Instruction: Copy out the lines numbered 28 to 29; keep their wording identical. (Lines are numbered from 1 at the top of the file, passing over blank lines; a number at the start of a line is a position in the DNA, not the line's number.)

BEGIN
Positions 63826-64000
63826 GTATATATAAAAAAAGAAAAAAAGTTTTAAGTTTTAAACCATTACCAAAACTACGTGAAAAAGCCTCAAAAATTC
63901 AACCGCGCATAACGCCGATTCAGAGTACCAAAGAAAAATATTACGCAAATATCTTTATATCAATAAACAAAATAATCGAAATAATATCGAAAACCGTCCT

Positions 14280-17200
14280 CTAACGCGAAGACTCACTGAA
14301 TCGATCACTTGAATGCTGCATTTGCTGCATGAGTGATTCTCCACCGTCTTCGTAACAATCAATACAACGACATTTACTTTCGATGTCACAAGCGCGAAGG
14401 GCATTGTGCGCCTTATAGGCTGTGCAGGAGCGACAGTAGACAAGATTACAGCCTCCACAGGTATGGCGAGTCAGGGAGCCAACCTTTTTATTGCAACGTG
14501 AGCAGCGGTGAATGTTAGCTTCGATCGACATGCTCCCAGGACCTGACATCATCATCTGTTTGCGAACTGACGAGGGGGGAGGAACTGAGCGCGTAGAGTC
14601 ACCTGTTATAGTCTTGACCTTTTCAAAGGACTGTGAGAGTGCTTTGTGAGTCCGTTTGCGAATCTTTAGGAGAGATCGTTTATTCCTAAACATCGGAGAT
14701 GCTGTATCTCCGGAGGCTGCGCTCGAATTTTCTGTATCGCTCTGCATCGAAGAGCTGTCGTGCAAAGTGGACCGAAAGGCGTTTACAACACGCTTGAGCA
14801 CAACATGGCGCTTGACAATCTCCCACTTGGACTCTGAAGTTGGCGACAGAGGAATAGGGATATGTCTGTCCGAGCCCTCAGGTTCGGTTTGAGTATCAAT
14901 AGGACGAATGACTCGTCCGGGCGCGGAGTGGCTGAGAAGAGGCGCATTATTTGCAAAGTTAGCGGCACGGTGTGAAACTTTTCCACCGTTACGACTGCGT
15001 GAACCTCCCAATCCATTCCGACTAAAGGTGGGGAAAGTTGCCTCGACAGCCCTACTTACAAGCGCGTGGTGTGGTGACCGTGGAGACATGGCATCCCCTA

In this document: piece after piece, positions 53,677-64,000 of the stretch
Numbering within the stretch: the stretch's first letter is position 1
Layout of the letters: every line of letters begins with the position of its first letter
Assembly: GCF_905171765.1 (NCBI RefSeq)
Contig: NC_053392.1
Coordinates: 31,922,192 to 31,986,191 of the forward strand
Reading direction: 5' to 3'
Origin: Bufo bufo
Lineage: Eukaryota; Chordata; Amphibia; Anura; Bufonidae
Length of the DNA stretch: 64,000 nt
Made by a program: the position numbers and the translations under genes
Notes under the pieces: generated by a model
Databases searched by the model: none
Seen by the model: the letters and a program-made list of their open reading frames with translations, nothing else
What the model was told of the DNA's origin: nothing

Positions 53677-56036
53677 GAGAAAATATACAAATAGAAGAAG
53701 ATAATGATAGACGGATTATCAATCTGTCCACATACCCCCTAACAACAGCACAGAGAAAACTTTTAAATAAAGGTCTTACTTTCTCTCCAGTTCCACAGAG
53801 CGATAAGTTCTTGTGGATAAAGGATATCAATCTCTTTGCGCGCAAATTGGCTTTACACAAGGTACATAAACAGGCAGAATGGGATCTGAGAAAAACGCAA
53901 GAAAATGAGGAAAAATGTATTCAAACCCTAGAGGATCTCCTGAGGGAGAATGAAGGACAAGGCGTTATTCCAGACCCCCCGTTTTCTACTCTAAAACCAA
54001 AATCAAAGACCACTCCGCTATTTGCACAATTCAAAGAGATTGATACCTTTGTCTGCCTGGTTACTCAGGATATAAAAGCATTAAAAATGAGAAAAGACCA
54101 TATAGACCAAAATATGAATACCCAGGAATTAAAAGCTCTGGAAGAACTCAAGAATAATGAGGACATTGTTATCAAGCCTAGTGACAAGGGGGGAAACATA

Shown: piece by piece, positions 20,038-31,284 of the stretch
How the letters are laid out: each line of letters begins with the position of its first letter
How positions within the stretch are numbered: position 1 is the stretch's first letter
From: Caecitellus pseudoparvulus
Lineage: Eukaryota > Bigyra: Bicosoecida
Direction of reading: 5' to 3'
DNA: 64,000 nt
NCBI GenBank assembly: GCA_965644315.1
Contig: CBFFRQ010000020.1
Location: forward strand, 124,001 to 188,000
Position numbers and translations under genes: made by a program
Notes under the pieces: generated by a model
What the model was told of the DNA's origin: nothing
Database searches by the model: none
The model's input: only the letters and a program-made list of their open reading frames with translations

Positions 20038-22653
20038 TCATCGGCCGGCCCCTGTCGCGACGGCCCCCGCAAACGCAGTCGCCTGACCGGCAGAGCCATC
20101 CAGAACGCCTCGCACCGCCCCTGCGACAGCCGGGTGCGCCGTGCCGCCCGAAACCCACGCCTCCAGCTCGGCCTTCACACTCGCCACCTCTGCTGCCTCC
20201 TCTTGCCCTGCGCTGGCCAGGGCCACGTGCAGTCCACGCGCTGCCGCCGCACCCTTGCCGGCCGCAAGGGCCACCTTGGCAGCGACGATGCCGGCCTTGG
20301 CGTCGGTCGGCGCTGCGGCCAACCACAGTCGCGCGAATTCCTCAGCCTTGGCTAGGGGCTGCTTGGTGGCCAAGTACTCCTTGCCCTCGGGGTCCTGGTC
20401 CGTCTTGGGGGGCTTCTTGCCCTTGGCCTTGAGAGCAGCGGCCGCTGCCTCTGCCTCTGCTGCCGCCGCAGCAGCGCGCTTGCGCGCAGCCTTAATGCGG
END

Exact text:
What the model was told of the DNA's origin: nothing

Positions 53677-56036